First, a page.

I am mourning the loss of the child he was and I am desperate to get him back. Our rides to school are now quiet as he no longer likes listening to music and no longer chooses to sing along. There are no more pre-game workouts to rap songs before hockey and no more “Cowboy Cellys” after scoring a goal. He is quiet and withdrawn.
On Easter morning, he was triggered after being told to take a shower before we headed out for Easter brunch. His screams fill the house with tension and our bodies stiffen as we prepare ourselves for one of Finn’s many meltdowns.
“I hate this! I just want to be normal again! Everyone hates me! I just want to be normal!”
“You don’t know what this feels like! I hate this! Everyone is mad at me! No one understands what this is like! I just want to be NORMAL!”
Conversations no mother should have
I have had conversations with Finn that no mother should ever have. Every time, I take him into my arms and hope that he is absorbing everything I share with him.
“Finn, I need you to remember something. This is temporary. OK? This is temporary and you WILL get better. And, Finn, you need to give yourself some grace when these moments of rage happen. You know why? Because you are fighting a BIG battle, hon. And, when you have these moments of rage, you need to know that this is not you. It’s your brain. Your brain is on fire. So when you are able to calm down, please don’t be so hard on yourself. There are not too many people that could go through what you are going through right now. You are strong, you are RESILIENT and you are LOVED. Please don’t forget this, Finn. You are so brave and you are not alone. You WILL get better.”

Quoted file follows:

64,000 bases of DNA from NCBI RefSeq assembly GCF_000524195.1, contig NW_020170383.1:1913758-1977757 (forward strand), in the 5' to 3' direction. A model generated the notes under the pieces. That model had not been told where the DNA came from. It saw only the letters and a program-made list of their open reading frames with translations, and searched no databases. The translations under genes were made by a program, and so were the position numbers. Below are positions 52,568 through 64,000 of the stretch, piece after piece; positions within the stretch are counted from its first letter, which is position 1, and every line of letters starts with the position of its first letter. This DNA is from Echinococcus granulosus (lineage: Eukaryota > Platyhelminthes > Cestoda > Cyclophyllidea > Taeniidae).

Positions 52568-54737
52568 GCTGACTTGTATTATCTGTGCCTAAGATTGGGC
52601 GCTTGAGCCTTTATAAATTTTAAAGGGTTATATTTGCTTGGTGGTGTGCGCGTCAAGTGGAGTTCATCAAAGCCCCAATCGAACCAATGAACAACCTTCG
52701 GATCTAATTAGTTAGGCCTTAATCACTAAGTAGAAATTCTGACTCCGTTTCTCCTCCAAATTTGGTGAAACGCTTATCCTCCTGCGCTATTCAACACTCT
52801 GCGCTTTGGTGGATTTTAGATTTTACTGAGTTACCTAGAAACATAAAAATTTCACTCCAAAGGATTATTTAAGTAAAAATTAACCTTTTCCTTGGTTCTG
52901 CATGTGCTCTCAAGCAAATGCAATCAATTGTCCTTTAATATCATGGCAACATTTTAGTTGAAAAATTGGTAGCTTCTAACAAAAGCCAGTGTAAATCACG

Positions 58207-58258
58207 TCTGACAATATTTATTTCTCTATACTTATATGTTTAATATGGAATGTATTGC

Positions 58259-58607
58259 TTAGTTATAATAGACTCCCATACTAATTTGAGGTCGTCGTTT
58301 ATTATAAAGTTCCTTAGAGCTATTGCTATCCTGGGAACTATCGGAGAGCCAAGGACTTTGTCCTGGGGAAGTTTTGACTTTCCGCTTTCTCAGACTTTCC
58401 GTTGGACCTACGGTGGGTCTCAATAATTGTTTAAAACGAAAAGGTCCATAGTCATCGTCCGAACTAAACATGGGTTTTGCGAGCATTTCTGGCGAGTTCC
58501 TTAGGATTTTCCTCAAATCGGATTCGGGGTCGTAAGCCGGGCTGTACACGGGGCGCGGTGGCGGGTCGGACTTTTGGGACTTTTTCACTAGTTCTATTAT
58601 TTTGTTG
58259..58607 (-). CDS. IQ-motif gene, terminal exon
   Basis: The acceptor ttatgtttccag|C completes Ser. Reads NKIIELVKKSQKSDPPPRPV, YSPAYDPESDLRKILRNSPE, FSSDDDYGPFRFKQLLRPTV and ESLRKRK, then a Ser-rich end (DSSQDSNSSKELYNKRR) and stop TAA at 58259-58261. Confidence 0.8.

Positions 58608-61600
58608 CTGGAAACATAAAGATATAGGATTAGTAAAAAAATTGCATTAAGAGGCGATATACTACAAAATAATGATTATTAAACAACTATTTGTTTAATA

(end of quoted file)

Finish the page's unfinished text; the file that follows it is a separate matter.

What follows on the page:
Finn always collapses in my arms in tears while nodding his head to let me know that he’s heard me. He is exhausted and desperate for some sense of normalcy again and we are all learning to cope the best we can.
Moments of grace
It’s been almost six months since his diagnosis with very little improvement. We continue to trudge along and pray fervently for the sun to shine again. We have been blessed with moments of grace that have lifted our spirits and helped get us through the unimaginable. The motivational message from Boston Bruin’s Charlie Coyle gave Finn the strength to keep fighting. The videos from his Terrier’s hockey team showing them chanting Finn’s name “on three” and doing Finn’s signature “Cowboy Celly” after a goal showed Finn how much he’s cared for. His daily game-night chats with classmates have given him something to look forward to.
He knows he has people rooting for him. He knows he has “triggers” from an illness that is preventing him from doing the things he loves. But, he still wakes up every morning, determined to get better so that he can play for his team again. He still has hope and he still has an enormous amount of support from his friends and family. He’s a fighter. He’s brave. He’s #FinnStrong.
Brandi Dean is the founder of the Dean Center for Tick Borne Illness and Ride Out Lyme, Inc. She is also an integrative wellness coach. This blog first appeared on her website.
For more information about PANS:
ASPIRE: The Alliance to Solve PANS and Immune-Related Encephalopathies
New England PANS/PANDAS Association
Northwest PANDAS/PANS Network